Maricopa County Cooperative Extension Home Horticulture:
Gardening & Landscaping in the Low Desert
Iron Chlorosis in the Low Desert
PLANTS MOST SUSCEPTIBLE: Pear, Eucalyptus, Pyracantha, Roses, Peach, Nandina, Citrus, etc.
Chlorosis occurs at all times of the year but is most common and severe in the late summer when high temperatures and dry air result in the need for heavy irrigation and in winter due to low soil temperatures, and root inactivity.
- Mild Chlorosis: New leaves are pale green or yellowish green between the veins of normal green
- Moderate Chlorosis: New leaves are very yellow between the green veins
- Severe Chlorosis: New leaves are pale yellow to ivory color; veins may or may not be green. Brown spots on leaves or whole leaf dry. Often leaves fall off.
Iron deficiency symptoms are similar in appearance to the symptoms of deficiencies of Nitrogen, Manganese or Zinc. However, Iron deficiencies appear on new leaves where Nitrogen appear on older leaves. The interveinal chlorosis caused by lack of manganese has a "Christmas tree" pattern, with the green not restricted to the veins as in Iron deficiency. Zinc deficiencies look like iron deficiencies but the leaves are much smaller than normal.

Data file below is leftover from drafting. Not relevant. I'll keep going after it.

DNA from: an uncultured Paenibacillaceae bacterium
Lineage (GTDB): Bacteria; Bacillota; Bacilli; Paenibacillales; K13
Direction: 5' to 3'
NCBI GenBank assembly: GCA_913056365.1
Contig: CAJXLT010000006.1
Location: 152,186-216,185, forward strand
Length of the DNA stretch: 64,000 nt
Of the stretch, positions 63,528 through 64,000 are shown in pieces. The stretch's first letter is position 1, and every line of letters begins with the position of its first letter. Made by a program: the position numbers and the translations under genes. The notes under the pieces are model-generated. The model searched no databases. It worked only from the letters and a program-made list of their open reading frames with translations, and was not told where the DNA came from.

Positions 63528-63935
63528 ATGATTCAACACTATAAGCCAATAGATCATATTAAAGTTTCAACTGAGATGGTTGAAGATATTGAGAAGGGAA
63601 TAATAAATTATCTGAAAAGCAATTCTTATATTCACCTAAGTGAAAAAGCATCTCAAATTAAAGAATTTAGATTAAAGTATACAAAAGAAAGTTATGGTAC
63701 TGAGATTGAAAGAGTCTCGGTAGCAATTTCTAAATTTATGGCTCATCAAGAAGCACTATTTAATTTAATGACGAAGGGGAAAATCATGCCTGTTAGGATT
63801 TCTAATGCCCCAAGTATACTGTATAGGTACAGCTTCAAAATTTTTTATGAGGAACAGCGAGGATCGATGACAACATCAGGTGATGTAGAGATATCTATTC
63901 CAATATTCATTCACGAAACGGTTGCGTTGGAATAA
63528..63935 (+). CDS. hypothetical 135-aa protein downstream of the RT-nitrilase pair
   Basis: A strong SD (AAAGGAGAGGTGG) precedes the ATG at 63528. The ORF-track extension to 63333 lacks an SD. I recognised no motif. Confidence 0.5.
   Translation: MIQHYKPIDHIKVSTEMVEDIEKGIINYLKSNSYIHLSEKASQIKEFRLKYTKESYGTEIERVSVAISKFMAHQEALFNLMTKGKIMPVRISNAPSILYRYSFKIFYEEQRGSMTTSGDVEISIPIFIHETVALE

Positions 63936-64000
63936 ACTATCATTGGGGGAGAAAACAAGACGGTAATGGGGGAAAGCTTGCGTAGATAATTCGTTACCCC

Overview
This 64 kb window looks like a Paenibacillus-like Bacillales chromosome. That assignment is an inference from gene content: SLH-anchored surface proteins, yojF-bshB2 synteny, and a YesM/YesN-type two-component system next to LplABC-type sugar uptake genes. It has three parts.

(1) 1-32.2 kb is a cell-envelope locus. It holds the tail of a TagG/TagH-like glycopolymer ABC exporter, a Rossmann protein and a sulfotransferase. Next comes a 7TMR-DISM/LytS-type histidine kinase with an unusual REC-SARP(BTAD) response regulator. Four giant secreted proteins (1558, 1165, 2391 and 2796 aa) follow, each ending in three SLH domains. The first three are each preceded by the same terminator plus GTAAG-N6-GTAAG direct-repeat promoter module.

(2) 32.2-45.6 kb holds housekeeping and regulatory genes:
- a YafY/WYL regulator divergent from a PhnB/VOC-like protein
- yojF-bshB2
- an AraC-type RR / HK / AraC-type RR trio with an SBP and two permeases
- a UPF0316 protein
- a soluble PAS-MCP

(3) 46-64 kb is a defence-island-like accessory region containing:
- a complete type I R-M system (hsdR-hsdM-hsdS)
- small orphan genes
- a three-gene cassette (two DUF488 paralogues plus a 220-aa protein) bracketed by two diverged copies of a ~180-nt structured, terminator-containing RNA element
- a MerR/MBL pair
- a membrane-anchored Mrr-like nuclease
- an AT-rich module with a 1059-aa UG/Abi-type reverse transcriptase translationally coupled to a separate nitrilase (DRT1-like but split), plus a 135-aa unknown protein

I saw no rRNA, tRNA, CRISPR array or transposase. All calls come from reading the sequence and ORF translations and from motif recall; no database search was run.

- Infrequent, deep watering will prevent the problem
- Select native plants adapted to our soil conditions
- Reduce irrigation to the amount necessary to keep the plant in good condition. This is often sufficient to correct the problem.
- Apply available iron to the soil (Ferrous Sulfate or Iron Chelates)
- Apply available iron directly on leaves
- For annual planting beds incorporate organic matter to lower the pH
- It is not practical to try to lower the pH of the soil in which long lived plants are growing